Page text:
Political events ranging from the breakup of multinational, multi-ethnic units such as the Soviet Union and intellectual currents, especially the prominence of cultural history, have focused considerable attention on how national and individual identities are constructed and experienced. At the Heart of the Empire considers these issues with regard to the British nation, the relationship between British and imperial politics and culture,and the development of Indian nationalism and identity in the decades between 1880 and 1914.
Antoinette Burton examines the experiences of three Indian visitors to southeastern England as evidence for a provocative but carefully developed argument that British domestic and imperial politics and culture were intimately related and that black people were a significant, although unacknowledged, presence within British society long before the more well-publicised large-scale post-1945 emigrations from the West Indies, Asia and Africa.
The trio includes Pandita Ramabai, a Brahmin widow who arrived in 1883 to study medicine but went to Cheltenham to prepare as a teacher, in order to establish a home in western India where Hindu widows could be trained to be self-sufficient.
In 1889 Cornelia Sorabji, a Parsi Christian and thus incorporating an unusual degree of hybridity, also travelled to England for a medical education but studied law at Oxford and became a legal adviser to secluded Indian women in Bengal.
In the summer of 1890 Balramji Malabari, a Parsi social reformer, came to propagandise in support of legislation to raise the age of consent to sexual relations for Indian women from ten to twelve, to reduce child marriages.
Although all three were deeply committed to reform projects related to Indian women, each had distinctive attitudes towards social reform, Indian nationalism and British culture.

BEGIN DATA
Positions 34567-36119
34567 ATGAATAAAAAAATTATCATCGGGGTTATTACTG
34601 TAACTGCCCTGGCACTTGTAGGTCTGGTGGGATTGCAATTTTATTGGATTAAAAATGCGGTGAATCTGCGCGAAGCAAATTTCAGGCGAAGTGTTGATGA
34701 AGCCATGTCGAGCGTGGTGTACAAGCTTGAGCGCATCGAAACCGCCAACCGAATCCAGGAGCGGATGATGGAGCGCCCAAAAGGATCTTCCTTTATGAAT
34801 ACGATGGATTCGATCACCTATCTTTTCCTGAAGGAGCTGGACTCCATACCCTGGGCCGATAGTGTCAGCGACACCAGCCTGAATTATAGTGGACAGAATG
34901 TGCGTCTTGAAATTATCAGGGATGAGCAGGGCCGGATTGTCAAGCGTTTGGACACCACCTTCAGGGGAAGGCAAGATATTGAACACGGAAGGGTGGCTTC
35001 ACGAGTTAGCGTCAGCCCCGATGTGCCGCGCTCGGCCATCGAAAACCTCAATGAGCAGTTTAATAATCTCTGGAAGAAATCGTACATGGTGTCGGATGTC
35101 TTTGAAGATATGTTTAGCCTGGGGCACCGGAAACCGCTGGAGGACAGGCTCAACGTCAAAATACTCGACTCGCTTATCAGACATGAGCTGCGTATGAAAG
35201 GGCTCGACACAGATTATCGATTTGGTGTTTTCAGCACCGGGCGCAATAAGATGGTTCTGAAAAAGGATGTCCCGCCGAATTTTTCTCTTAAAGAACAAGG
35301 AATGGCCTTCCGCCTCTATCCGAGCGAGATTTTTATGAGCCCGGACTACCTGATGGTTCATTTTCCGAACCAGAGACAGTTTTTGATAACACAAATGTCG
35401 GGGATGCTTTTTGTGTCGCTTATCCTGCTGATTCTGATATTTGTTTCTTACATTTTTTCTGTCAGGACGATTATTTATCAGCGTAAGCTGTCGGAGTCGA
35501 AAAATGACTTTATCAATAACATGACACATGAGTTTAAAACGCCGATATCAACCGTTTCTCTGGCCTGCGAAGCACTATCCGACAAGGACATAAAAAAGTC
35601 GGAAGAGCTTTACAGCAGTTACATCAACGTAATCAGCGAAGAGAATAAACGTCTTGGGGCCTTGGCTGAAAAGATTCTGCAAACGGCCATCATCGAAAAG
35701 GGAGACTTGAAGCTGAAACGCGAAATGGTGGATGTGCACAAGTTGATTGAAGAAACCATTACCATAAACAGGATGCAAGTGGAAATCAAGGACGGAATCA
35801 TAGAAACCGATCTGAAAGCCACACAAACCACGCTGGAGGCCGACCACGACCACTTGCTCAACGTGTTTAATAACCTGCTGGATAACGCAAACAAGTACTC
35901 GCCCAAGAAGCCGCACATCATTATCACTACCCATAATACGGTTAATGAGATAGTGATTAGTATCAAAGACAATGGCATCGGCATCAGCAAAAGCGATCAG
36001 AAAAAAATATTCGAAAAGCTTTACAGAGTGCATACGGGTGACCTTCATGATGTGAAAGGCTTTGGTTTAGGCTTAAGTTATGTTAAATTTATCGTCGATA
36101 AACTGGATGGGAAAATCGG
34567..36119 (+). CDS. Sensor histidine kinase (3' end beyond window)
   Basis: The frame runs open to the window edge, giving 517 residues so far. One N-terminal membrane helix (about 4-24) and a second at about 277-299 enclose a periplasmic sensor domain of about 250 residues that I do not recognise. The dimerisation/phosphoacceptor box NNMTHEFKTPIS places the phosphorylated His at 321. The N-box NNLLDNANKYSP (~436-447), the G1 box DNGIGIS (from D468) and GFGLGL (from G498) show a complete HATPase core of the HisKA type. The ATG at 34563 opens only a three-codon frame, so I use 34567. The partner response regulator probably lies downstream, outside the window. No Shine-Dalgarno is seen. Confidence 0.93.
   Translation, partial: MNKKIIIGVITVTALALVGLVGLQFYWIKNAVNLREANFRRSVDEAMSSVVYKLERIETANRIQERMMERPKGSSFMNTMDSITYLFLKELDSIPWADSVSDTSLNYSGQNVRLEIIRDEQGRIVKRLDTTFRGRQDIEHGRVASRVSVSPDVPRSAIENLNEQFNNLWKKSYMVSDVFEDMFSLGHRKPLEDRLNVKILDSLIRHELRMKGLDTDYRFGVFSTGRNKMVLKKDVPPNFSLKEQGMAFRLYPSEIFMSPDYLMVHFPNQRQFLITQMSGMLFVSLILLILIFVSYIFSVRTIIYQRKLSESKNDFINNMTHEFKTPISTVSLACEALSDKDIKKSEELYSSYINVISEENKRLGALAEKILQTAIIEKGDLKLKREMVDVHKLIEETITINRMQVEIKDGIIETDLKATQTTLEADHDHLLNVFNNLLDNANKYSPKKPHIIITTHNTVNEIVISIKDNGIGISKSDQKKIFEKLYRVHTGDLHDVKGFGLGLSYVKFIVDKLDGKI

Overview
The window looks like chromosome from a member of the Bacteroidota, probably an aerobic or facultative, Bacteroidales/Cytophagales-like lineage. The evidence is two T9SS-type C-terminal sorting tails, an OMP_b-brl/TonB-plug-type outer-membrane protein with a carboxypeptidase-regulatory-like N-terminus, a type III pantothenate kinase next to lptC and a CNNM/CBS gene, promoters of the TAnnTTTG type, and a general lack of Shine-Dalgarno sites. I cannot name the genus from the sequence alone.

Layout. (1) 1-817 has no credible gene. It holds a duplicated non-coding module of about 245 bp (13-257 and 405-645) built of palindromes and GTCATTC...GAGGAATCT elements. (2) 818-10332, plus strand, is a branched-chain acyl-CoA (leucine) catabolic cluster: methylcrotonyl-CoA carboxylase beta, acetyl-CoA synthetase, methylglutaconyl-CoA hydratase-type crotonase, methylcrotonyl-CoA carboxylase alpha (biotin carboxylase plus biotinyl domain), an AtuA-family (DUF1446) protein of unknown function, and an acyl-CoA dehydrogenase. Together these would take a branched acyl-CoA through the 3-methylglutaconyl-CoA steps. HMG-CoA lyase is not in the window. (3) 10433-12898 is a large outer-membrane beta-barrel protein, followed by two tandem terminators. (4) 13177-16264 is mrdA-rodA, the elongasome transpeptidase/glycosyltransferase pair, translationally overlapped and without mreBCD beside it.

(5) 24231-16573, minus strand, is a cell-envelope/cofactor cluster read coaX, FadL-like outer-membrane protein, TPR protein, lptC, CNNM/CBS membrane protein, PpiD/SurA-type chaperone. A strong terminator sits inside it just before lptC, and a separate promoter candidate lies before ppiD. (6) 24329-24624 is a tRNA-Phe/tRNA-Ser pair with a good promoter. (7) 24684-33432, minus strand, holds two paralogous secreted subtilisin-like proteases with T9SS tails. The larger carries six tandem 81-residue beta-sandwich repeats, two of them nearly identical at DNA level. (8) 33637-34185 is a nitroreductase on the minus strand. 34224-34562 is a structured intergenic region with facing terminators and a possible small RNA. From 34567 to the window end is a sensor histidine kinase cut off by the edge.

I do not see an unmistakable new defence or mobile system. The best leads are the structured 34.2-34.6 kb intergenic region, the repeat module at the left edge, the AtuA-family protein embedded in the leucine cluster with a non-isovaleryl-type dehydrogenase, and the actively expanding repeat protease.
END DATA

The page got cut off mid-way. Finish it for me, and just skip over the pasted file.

In a close analysis of their letters and published writings, Burton delineates how their respective experiences in Cheltenham, Oxford, and London shaped their identities as women and men, as Indians, and as constituent members of the British Empire.
Thus Ramabai converted to Christianity but articulated a powerful critique of institutional Christianity. Although Sorabji was an Anglophile and careful to distance herself from Hinduism, she elaborated a public persona as the authentic Indian woman through dress, public speaking and her uniqueness as the first Indian woman to achieve a law degree.
While he was perceived as a colonial spectacle during his extensive exploration of metropolitan London, Malabari consciously asserted his masculinity when he assumed the roles of social investigator and flâneur through which white, British males were also signifying their masculinity by mastery of the public space of urban streets.
Simultaneously Malabari's masculinity was protective of Indian women and selectively identified with the feminine when he campaigned for legislation to reduce child marriages.
Burton illuminates how personal identities were not fixed and homogeneous,that the national identity of individual Indians evolved both in England and in India, and that British national identity included heterogenous elements long before the late 20th century. This book is both a recovery of lives of Indians in late Victorian England and a probing, feminist challenge to the dominant historio-graphy of the British nation and the British Empire that constructs the British nation for much of the 19th century as homogeneous and fixed and the empire as detached, despite a decade of scholarship that undermines such assumptions.
Barbara Ramusack is professor of history, University of Cincinnati, Ohio, United States.
At the Heart of the Empire: Indians and the Colonial Encounter in Late-Victorian Britain
Author - Antoinette Burton
ISBN - 0 520 20958 3
Publisher - University of California Press
Price - £40.00
Pages - 293